What kinds of vacuum lines are these (glass?) and what was the chemistry that as done in them? If glass, and “high vacuum” work was done in these then it seems to me that the likelihood of any residual chemicals is small. Knowing the history here would make the difference in how to process. When I worked on high-vac lines (which were typically kept a “high vacuum” all of the time except when in use) I would have guessed that the worst thing that would be in the line would be air (!) if the system was not still under vacuum. Under these circumstances the flush with soapy water would be unnecessary, but surely safe and prudent.
David C. Finster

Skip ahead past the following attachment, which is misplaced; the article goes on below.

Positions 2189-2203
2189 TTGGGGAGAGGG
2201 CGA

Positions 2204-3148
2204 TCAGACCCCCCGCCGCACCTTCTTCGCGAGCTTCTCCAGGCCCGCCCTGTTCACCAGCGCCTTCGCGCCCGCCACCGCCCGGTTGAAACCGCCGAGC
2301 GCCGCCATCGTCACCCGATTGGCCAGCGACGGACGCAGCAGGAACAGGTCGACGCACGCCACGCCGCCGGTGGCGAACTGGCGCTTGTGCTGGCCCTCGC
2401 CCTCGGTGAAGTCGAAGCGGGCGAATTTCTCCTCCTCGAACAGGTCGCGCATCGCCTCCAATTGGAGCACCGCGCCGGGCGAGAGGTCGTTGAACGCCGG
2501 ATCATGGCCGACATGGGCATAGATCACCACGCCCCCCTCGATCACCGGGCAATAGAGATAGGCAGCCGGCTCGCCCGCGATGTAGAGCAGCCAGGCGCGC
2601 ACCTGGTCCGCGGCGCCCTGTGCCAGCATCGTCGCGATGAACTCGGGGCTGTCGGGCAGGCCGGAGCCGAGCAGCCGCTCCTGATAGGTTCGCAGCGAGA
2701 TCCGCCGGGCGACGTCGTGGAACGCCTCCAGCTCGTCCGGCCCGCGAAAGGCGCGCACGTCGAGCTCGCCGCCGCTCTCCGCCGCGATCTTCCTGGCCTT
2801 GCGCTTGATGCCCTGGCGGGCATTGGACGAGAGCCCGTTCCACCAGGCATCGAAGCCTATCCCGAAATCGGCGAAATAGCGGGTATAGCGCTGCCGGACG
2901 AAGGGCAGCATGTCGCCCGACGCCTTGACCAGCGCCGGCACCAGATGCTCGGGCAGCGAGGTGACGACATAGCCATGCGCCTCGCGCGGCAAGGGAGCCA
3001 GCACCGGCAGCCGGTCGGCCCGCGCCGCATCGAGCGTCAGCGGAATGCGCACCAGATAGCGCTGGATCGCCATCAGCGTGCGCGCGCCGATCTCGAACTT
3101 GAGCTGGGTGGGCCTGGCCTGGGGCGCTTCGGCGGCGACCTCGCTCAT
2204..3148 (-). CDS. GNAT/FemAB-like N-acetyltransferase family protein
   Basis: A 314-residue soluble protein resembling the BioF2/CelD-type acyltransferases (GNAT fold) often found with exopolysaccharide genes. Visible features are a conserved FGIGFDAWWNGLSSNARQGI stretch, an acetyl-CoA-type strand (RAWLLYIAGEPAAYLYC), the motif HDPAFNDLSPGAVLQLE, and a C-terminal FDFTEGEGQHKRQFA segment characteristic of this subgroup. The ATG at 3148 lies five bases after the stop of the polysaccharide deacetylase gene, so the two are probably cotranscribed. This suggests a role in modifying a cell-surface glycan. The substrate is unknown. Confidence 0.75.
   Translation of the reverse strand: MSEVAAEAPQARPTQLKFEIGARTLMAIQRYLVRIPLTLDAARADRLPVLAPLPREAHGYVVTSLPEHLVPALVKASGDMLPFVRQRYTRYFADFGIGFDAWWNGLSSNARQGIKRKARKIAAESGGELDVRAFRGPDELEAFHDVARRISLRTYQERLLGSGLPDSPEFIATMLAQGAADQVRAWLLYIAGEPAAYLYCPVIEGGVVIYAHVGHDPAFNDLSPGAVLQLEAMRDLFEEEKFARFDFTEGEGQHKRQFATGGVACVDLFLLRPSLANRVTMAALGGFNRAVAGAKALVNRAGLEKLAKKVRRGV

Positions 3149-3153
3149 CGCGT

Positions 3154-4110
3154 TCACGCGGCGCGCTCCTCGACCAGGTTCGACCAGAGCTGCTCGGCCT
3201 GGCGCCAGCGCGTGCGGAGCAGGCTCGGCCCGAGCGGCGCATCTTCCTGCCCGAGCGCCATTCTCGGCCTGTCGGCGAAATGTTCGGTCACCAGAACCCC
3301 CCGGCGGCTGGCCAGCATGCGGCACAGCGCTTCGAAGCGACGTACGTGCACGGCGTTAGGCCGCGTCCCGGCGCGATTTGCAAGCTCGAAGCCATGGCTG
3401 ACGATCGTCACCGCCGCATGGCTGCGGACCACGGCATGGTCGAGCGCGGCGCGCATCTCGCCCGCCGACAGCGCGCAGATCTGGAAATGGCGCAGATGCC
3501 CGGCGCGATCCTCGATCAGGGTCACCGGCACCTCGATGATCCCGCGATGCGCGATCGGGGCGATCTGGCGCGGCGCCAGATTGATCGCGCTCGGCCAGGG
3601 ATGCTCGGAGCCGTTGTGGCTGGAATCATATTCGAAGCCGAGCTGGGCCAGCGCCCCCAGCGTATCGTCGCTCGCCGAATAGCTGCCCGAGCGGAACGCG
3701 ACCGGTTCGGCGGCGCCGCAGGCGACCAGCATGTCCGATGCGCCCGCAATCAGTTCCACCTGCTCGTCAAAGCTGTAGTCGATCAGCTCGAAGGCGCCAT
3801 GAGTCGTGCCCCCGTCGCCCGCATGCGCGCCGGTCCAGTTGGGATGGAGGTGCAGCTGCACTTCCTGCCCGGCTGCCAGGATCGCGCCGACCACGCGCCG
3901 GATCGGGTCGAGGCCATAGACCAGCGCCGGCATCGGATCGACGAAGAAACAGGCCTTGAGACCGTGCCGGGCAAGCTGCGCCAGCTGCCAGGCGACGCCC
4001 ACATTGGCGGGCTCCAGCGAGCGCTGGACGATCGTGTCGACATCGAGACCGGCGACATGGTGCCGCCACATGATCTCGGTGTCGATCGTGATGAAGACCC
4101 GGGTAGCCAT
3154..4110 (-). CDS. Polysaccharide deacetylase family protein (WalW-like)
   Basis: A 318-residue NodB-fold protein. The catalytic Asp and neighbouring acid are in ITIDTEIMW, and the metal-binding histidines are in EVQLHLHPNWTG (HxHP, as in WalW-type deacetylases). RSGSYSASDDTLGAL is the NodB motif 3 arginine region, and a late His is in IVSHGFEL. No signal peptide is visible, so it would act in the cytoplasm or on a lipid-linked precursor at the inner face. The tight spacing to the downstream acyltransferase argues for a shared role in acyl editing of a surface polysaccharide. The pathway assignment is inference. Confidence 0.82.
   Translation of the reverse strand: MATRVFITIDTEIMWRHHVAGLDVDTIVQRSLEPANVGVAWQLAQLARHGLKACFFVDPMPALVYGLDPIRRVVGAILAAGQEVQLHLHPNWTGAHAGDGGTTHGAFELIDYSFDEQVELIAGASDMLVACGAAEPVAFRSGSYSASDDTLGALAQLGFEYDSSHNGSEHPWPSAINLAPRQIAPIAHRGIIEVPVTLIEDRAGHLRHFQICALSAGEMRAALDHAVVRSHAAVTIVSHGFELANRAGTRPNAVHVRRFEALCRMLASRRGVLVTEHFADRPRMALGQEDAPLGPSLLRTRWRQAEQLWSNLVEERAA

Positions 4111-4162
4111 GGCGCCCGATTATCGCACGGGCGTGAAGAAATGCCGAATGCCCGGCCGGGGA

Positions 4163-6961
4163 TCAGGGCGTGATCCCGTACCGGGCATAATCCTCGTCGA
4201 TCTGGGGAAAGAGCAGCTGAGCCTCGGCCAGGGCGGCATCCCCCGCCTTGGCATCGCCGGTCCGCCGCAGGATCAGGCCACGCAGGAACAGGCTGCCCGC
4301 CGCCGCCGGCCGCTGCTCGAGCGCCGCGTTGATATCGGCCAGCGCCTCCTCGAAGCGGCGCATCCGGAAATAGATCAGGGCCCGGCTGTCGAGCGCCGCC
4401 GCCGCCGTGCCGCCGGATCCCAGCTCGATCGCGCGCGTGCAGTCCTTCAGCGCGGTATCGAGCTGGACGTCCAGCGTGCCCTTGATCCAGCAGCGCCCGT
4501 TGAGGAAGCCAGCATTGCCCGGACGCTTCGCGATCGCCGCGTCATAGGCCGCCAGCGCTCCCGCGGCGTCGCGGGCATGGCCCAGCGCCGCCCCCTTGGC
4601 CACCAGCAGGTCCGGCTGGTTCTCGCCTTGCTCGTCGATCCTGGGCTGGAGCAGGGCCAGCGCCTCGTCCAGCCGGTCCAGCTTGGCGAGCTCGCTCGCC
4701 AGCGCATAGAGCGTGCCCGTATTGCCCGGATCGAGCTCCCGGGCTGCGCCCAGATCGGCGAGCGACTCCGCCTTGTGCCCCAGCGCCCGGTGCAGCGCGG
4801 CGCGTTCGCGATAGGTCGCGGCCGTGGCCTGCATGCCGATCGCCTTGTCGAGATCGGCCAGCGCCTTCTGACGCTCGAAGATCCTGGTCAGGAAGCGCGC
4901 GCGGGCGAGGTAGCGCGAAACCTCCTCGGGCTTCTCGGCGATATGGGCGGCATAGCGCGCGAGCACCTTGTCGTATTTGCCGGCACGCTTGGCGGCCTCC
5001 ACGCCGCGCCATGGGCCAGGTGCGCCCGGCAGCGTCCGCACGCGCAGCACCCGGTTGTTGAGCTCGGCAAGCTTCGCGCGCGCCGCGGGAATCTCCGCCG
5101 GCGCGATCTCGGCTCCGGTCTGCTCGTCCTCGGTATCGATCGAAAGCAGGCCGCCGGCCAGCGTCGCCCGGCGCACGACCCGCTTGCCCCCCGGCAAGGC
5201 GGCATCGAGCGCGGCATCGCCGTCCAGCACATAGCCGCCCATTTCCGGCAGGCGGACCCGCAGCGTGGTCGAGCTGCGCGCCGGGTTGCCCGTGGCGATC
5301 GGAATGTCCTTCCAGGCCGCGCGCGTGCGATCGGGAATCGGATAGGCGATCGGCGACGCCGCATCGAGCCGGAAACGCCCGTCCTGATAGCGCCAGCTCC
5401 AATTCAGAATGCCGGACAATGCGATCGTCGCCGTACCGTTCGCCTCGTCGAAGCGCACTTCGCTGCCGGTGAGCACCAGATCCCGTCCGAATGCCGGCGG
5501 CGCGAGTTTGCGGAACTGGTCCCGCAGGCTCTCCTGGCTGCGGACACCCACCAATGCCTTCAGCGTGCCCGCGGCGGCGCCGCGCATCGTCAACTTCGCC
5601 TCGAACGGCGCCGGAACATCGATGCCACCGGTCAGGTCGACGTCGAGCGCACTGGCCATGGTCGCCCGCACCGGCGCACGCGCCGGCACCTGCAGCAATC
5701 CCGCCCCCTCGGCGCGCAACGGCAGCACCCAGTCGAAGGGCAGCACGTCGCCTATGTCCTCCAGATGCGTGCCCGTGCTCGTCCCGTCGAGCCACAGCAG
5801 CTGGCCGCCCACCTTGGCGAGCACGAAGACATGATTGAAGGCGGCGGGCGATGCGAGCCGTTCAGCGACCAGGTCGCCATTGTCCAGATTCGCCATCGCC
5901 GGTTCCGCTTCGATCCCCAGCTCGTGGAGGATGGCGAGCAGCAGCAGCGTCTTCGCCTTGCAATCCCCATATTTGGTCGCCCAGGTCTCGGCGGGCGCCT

Professor of Chemistry
University Chemical Hygiene Officer
Department of Chemistry
A project manager has just asked me for some sort of clearance/cleaning procedure for vacuum lines in a lab renovation project. I’m inclined to tell them to flush out the lines with hot soapy water, rinse thoroughly and then set about whatever they need to do to remove/reconfigure the vacuum system.
Anybody else have any other bright ideas?
As always, they’re under construction and this request will be holding up progress <sigh>.
M. Decker, Campus Chemical Safety Officer
Environmental Health and Safety
University of California, Davis
1 Shields Ave.
Davis, CA 95616
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